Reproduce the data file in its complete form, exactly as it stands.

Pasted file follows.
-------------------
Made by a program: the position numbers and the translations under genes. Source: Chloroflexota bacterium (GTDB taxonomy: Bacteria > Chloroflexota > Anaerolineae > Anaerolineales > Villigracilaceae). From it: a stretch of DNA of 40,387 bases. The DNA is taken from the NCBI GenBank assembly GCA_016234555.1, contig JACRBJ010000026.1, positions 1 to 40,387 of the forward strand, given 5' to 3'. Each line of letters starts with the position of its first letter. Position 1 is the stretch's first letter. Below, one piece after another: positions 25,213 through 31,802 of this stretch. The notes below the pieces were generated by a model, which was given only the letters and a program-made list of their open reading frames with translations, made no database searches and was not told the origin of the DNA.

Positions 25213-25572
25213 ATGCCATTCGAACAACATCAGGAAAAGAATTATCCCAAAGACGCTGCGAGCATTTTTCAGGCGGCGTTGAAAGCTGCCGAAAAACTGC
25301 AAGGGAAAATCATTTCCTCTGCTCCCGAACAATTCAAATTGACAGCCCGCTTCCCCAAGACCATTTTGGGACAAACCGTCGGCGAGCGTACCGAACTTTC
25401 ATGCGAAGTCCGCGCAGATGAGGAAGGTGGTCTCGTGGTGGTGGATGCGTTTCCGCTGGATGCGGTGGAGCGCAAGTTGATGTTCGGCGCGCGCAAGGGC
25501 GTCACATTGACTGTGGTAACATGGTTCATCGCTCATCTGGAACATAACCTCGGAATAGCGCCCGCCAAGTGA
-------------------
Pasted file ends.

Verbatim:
Made by a program: the position numbers and the translations under genes. Source: Chloroflexota bacterium (GTDB taxonomy: Bacteria > Chloroflexota > Anaerolineae > Anaerolineales > Villigracilaceae). From it: a stretch of DNA of 40,387 bases. The DNA is taken from the NCBI GenBank assembly GCA_016234555.1, contig JACRBJ010000026.1, positions 1 to 40,387 of the forward strand, given 5' to 3'. Each line of letters starts with the position of its first letter. Position 1 is the stretch's first letter. Below, one piece after another: positions 25,213 through 31,802 of this stretch. The notes below the pieces were generated by a model, which was given only the letters and a program-made list of their open reading frames with translations, made no database searches and was not told the origin of the DNA.

Positions 25213-25572
25213 ATGCCATTCGAACAACATCAGGAAAAGAATTATCCCAAAGACGCTGCGAGCATTTTTCAGGCGGCGTTGAAAGCTGCCGAAAAACTGC
25301 AAGGGAAAATCATTTCCTCTGCTCCCGAACAATTCAAATTGACAGCCCGCTTCCCCAAGACCATTTTGGGACAAACCGTCGGCGAGCGTACCGAACTTTC
25401 ATGCGAAGTCCGCGCAGATGAGGAAGGTGGTCTCGTGGTGGTGGATGCGTTTCCGCTGGATGCGGTGGAGCGCAAGTTGATGTTCGGCGCGCGCAAGGGC
25501 GTCACATTGACTGTGGTAACATGGTTCATCGCTCATCTGGAACATAACCTCGGAATAGCGCCCGCCAAGTGA